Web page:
During this talk, I will briefly present the relations between the different leakage models and the main results that improve the security of existing constructions in the random probing model. Then, as manually verifying the security of such constructions is tedious in practice, I will present the verification techniques used to quickly and efficiently verify the security of small circuits. Namely, I will talk about our verification tool IronMask, one of the most efficient tools for verifying random probing security properties.
Session chair: Aurélien Greuet
Side-Channel Countermeasures for Lattice-Based Cryptography
Mélissa Rossi, ANSSI
Abstract. Lattice-based cryptography is considered as a quantum-safe alternative for the replacement of currently deployed schemes based on RSA and discrete logarithm on prime fields or elliptic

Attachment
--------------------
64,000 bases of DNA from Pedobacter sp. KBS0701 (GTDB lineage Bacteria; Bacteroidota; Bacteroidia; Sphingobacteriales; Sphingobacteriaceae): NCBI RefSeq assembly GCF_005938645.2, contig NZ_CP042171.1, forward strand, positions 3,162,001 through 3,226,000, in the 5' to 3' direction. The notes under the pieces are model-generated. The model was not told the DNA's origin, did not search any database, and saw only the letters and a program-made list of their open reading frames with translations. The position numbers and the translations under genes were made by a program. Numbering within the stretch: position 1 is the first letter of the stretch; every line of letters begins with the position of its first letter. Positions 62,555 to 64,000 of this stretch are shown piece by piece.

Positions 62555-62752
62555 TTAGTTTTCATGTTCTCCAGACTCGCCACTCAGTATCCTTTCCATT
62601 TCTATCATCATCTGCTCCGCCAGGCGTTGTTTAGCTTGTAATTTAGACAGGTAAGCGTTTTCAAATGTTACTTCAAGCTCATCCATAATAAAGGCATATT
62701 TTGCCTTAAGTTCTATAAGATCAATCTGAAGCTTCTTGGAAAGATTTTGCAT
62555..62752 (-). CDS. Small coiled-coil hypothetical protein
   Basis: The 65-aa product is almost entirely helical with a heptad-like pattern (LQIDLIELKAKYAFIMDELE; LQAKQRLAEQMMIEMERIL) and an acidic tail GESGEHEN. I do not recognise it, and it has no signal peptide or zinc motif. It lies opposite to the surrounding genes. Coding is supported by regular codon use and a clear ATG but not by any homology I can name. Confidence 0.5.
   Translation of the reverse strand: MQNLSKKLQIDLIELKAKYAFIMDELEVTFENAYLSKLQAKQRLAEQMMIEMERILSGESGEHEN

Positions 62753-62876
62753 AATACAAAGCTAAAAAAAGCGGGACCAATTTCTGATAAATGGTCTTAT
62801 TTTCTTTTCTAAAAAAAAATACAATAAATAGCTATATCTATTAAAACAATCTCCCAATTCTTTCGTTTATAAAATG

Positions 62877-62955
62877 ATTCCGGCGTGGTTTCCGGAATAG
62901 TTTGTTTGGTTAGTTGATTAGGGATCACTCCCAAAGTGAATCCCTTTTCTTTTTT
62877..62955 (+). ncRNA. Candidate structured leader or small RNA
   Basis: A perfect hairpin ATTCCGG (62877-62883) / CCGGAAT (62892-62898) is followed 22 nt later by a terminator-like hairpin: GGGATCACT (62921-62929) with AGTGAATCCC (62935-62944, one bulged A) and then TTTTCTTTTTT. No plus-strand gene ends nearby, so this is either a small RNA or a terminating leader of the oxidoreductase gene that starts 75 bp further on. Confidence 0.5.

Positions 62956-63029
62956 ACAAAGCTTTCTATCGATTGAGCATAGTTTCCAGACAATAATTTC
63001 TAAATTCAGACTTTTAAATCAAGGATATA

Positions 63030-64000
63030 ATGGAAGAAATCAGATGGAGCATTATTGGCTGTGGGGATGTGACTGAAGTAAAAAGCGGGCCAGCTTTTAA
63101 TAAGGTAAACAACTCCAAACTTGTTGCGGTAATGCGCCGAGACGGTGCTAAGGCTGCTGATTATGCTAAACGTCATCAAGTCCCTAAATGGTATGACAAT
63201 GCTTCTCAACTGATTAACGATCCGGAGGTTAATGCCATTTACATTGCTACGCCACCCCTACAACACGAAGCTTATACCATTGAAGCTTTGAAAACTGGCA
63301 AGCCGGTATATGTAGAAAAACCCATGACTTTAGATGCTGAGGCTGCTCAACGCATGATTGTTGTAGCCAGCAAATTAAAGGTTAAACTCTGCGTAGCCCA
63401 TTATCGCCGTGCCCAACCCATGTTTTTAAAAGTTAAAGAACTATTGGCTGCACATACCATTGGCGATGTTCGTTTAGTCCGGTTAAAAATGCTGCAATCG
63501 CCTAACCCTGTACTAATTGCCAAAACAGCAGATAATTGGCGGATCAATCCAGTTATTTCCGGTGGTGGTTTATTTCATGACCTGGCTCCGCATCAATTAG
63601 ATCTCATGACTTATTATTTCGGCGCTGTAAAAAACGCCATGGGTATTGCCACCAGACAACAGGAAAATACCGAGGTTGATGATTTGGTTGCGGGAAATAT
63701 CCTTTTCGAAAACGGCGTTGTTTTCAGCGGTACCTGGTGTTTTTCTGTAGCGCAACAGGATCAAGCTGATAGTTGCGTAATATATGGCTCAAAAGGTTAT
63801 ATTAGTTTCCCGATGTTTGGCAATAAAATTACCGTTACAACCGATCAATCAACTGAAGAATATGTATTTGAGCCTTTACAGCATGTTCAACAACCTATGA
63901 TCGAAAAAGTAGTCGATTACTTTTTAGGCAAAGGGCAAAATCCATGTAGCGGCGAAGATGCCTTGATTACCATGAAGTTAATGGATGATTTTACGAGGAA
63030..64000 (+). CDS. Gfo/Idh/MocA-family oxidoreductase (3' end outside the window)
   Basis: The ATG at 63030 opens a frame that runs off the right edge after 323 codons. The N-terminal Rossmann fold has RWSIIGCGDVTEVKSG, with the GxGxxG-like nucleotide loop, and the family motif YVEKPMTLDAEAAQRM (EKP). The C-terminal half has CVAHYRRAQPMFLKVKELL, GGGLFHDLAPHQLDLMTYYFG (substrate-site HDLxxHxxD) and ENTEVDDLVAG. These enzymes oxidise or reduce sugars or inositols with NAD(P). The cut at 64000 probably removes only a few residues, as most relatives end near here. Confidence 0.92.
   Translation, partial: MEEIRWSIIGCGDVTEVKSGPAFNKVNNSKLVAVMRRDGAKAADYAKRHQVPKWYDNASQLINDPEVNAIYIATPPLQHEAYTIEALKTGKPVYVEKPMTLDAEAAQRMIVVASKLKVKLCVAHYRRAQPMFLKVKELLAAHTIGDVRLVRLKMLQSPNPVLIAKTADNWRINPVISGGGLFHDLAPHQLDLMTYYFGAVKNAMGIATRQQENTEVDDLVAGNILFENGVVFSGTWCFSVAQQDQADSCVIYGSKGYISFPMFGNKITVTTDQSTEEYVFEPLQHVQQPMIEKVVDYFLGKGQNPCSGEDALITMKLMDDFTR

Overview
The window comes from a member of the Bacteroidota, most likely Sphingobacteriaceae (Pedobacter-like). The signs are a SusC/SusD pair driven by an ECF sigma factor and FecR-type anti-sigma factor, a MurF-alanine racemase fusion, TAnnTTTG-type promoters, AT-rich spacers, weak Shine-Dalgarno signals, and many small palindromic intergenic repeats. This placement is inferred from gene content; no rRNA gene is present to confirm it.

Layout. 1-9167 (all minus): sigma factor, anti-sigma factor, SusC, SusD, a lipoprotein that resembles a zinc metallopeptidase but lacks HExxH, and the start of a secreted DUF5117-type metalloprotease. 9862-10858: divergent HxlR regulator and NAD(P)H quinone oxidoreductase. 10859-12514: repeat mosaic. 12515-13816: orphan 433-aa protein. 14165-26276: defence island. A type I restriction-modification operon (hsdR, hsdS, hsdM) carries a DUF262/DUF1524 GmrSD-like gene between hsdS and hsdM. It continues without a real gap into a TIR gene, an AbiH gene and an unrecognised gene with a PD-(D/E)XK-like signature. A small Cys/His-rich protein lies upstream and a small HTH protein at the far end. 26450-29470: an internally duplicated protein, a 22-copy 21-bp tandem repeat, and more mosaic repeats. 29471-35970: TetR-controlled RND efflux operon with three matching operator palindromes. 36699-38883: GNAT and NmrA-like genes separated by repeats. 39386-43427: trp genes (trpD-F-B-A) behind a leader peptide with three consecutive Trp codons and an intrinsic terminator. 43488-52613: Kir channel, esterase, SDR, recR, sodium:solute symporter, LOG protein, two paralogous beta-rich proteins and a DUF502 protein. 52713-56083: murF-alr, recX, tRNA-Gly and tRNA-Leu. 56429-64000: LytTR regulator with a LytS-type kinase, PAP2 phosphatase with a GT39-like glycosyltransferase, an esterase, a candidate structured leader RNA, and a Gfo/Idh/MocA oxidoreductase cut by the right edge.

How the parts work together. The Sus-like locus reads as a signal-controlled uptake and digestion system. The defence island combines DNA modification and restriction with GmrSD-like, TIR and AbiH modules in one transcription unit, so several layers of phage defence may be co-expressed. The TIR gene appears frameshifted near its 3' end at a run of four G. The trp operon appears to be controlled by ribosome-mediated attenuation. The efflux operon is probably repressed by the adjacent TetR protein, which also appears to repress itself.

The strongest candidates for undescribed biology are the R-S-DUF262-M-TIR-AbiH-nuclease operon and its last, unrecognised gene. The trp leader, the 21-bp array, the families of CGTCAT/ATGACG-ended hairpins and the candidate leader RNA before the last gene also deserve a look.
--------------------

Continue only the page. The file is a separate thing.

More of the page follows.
curves. It offers strong theoretical security guarantees, a large array of achievable primitives, and a competitive level of efficiency. For these reasons, several lattice-based cryptosystems have been chosen by NIST to be new international post-quantum standards. Hence, the study of the implementation security of these schemes is very relevant in anticipation of upcoming real world deployment.
This presentation will first introduce the post-quantum schemes in a high level and highlight several weak points in terms of side-channel security. Next, we will present some countermeasures techniques against timing attacks. In addition, we will detail masking techniques for lattice-based cryptography and the resulting performance penalty factor. Finally, we will briefly outline some new perspectives for automated verification of side-channel protection in the lattice domain.
Session chair: Romain Poussier
Side-channel Masking with Pseudo-Random Generator
Jean-Sébastien Coron, University of Luxembourg